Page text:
The total energy was calculated in terms of bending moment and rebar force.To account for the difference in bonding between steel and FRP. ff is the tensile stress in FRP bars. The final equation of crack opening in millimeter is as follows. The total stress intensity factor is the superposition of KI due to the bending moment and to the bar force. Carpinteri et al (1993) used a LEFM to model a simply supported steel RC beam. 1. The relationship between rebar force and bending moment was derived based on the relationship of energy release rate and stress intensity factors. Ac is the effective tension area of concrete. A value of 1. Many researchers have suggested different values for different bar surfaces.71. a corrective coefficient kb is introduced. dc is the concrete cover to bar center.1R-01 listed values of kb by Gao et al. The coefficient kb is assumed to be one for FRP bars having bond behavior. w= 2 .83 for three currently popular types of GFRP bars.2 was suggested for deformed FRP bars by the report. similar to steel bars.00. to be 0. β is the ratio of the distance from the neutral axis to extreme tension fiber to the distance from the neutral axis to the center of the tensile reinforcement.2 βk b f f 3 d c A c Ef (1-2) Where Ef is the Young’s modulus of FRP bar. in the case of no available experimental data. slippage moment and fracture moment. bar slip and crack growth under different conditions. An energy concept was used to examine the steel yielding. three cases were discussed based on comparing the magnitudes of peak moment with plastic flow moment. 1. In the analysis of cyclic loading. ACI 440. It was assumed that cracks would propagate if the peak moment exceeded the 18 .

Crack length was also recorded based on the CMOD compliance measurements.fracture moment. Considerable work done has been focused on plain concrete. The report by ACI committee 215 provides general knowledge about fatigue strength of concrete and reinforcement. regardless of whether the specimen is loaded compression. The fatigue strength for a life of 10 million cycles of load and a probability of failure of 50 percent. P. C and m are material parameters. Although Paris’s law was developed for steel. this model is more applicable to the case of low cycle fatigue (relatively high rebar stress levels). Paris (1963) applied fracture mechanics to fatigue problems. N is the number of cycles. da = C (∆K ) m dN (1-3) Where a is the crack length. Apparently. which indicates that there is no apparent endurance limit for concrete. is approximately 55 percent of the static ultimate strength.C. The proposed equation is as follows. researchers have tried to verify if it was also valid for concrete. Perdikaris et al. tension or flexure. It was concluded that the Paris equation results in 19 . The S-N curve of concrete is approximately linear between 102 and 107 cycles. In early 1960s. ∆K is the stress intensity factor difference at maximum and minimum loading. Fatigue fracture of concrete is characterized by considerably large strains and microcracking. (1987) conducted experiments on single-edge-notched plain concrete beams under four-point bending.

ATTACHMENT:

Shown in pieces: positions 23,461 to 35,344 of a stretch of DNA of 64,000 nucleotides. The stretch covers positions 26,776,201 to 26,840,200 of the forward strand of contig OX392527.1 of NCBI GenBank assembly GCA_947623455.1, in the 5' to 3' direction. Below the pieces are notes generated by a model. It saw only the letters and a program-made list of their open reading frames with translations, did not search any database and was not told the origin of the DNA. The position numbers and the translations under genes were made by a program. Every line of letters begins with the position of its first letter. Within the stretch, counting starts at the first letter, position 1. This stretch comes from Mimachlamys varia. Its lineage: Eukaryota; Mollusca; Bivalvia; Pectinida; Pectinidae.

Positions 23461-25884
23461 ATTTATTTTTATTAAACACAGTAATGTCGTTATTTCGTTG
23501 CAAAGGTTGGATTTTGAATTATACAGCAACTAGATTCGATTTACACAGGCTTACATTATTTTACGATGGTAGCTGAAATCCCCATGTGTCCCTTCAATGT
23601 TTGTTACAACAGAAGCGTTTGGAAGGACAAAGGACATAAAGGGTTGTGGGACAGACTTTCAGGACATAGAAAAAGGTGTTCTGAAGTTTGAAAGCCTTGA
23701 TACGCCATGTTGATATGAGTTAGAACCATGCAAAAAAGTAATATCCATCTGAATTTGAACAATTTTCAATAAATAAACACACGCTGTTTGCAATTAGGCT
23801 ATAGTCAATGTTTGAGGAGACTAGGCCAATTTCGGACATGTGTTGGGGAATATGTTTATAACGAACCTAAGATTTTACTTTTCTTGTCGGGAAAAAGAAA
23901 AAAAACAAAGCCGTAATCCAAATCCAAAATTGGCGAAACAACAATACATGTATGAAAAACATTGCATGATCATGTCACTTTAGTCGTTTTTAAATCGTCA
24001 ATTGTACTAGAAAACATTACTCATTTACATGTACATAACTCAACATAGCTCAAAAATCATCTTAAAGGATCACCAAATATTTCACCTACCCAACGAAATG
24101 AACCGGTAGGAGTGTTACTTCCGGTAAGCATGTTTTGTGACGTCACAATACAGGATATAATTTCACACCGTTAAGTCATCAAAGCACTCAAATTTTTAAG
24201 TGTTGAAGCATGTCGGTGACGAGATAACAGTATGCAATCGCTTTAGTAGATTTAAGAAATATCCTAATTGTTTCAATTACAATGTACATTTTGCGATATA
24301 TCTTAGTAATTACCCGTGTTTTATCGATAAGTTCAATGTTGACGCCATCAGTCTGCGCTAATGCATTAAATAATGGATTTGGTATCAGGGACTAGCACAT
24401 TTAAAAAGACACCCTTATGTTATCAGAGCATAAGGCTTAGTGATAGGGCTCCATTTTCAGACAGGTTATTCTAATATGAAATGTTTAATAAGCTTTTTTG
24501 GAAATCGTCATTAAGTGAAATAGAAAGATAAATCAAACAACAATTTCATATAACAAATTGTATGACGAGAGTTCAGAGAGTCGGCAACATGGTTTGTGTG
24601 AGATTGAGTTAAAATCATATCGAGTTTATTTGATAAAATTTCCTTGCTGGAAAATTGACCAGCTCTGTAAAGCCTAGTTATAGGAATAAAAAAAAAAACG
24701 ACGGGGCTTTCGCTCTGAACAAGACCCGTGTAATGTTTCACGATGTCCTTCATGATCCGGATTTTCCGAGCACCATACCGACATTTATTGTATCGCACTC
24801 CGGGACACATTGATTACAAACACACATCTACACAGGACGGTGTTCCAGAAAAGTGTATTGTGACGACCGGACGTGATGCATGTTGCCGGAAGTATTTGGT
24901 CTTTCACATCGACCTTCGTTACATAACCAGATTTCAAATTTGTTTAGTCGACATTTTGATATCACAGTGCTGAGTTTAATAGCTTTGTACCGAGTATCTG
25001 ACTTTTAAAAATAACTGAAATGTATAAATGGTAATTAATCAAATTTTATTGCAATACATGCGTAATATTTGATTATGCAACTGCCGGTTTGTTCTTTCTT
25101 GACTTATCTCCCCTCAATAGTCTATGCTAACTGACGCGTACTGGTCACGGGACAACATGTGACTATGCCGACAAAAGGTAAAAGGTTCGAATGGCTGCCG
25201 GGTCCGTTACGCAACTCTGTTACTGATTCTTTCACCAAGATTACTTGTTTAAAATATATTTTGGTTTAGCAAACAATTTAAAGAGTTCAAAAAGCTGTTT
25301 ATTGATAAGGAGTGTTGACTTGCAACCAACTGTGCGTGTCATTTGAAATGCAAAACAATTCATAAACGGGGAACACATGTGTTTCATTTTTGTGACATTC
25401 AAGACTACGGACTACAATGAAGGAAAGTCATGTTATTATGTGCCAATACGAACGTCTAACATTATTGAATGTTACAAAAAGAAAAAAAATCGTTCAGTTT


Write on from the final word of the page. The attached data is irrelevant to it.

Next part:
which is the fraction of the variance in the data that is explained by a regression.significant errors of 100% although R2’s.2.12. a compliance test was first performed so that crack length could be obtained. Similarly. height 20 . however. Baluch et al. Z. 0. it was concluded that Foreman’s equation was not applicable in plain concrete. 0. Therefore.3 respectively.1. were close to one for different specimens. Foreman’s equation (1967) which includes the effects of R was also explored by the authors.12 and 3. although the units were not stated explicitly. The material parameter m was found to be 3.15 at R=0. The authors suggested that C might be related to R. The material parameter C was reported to be on the order of 10-24 and 10-25. (1987) also tried to verify if the Paris equation is valid for concrete. 3. Different material parameters C and m were inferred under different R values for the same type of specimen.P. The experiments were three-point bending on single-edge-notched plain concrete beams of 51mm wide x 152mm deep x 1360mm. It was subsequently concluded that m was independent of R. For the same beam specimen under different R (=Kmin/Kmax). Bazant et al (1992) investigated the size effect in fatigue fracture of concrete. it appeared from the article that the units of C was mm/[Pa m1/2]m . The specimens under three-point bending were geometrically similar in length. da C (∆K ) m = dN (1 − R)( K c − K max ) (1-4) where Kc is the fracture toughness of the material of interest at the appropriate thickness. It was believed that large errors were part of the nature with exponentials. it was found that Paris equation is applicable in plain concrete.